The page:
Strategy First, Execution Second: Why Life Science Entrepreneurs Should Adopt a Top-Down Mindset Early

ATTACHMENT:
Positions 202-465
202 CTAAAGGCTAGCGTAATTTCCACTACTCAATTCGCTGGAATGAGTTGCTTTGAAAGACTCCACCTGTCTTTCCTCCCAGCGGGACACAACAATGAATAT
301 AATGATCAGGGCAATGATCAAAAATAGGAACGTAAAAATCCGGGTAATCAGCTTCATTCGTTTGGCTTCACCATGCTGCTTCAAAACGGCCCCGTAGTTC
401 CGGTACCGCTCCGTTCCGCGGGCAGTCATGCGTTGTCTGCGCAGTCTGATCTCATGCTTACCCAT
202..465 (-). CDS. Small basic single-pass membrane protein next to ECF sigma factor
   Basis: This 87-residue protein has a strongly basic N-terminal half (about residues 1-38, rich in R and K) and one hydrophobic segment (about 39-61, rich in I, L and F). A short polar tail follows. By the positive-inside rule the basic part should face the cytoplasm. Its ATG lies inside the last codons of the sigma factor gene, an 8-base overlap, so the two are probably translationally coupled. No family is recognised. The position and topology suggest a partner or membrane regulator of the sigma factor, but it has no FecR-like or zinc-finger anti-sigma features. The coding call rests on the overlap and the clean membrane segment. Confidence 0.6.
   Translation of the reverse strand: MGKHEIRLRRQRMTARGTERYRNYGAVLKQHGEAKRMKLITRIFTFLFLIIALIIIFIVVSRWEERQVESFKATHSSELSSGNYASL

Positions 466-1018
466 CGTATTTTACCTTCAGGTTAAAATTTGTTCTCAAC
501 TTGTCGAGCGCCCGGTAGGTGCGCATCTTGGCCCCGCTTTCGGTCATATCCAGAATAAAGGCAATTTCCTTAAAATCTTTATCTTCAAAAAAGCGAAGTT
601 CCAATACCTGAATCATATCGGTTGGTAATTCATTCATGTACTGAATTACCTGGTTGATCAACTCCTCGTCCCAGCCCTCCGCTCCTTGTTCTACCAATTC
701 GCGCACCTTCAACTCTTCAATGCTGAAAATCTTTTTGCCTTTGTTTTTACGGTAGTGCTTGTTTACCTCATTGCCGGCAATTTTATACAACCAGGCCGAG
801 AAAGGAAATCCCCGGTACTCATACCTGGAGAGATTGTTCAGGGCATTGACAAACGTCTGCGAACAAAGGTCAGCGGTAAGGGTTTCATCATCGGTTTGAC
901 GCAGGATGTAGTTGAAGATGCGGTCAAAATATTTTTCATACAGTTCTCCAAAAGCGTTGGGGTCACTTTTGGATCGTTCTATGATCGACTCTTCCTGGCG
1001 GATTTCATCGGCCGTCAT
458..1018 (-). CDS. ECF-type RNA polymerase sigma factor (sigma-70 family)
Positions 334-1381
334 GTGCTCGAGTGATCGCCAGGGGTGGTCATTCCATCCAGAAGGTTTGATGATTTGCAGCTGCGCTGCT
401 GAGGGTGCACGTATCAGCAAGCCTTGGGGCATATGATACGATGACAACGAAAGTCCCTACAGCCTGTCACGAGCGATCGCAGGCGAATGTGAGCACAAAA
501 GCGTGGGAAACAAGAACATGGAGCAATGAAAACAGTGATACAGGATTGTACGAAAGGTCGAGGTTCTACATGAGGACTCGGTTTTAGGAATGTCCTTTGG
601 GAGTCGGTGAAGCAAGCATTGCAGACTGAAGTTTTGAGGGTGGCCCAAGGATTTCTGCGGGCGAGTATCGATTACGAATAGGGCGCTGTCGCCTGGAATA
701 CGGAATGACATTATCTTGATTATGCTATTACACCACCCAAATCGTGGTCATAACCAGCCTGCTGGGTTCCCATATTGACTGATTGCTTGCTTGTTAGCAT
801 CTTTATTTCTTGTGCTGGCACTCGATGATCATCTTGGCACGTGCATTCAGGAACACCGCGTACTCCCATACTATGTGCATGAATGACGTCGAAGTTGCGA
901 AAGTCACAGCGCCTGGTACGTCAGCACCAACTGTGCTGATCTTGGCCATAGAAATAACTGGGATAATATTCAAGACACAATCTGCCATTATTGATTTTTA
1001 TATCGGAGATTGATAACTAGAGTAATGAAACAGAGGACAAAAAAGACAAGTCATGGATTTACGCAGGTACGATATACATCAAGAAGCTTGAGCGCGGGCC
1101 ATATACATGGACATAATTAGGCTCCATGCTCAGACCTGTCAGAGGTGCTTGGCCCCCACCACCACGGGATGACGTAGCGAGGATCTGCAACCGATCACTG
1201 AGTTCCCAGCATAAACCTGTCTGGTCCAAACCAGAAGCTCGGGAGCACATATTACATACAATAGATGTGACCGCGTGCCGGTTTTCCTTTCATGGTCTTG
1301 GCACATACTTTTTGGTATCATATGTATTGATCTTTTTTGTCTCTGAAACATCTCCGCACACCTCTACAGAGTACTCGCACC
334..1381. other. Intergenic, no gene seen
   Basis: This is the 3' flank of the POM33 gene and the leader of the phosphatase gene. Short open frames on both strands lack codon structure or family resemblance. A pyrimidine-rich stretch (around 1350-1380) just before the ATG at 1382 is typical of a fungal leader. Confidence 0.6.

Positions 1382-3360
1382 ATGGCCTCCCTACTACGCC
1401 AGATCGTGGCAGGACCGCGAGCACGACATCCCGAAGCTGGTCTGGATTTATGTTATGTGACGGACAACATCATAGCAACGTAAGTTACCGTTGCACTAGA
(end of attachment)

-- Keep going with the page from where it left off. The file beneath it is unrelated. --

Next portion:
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Despite the dedication of the management team and board to a company’s success, an often  overlooked component is the dynamics of the segment in which the company operates. In an effort to demonstrate the importance of the external view and how segment dynamics are likely to significantly impact the reality of companies, we analyzed recent data in the three-year period between 2015 and 2017 pertaining to financing events, M&A transactions and initial public offerings (IPO) in three separate sectors: therapeutic devices, oncology therapeutics and antibiotics. The analysis presented will provide management with a good estimation as to the required capital to achieve value-add milestones as well as the anticipated return on investment. These examples demonstrate the fundamentally different dynamics of three sectors, which will impact the most probable path to liquidity of companies in those sectors. Therapeutic devices have to often get regulatory approval prior to an exit where exits happen earlier in clinical development for the oncology therapeutics sector. Despite the high unmet need, there have been limited exits in the antibiotics sector. In all cases, return on investment is greater when the company’s exit included being acquired versus an IPO. This data demonstrates that exit opportunities are largely sector-dependent and suggests substituting external formal thinking, market-driven evaluation and analysis for inward-looking and biased judgment will being beneficial crafting a mature business case as well increasing the probability of success.
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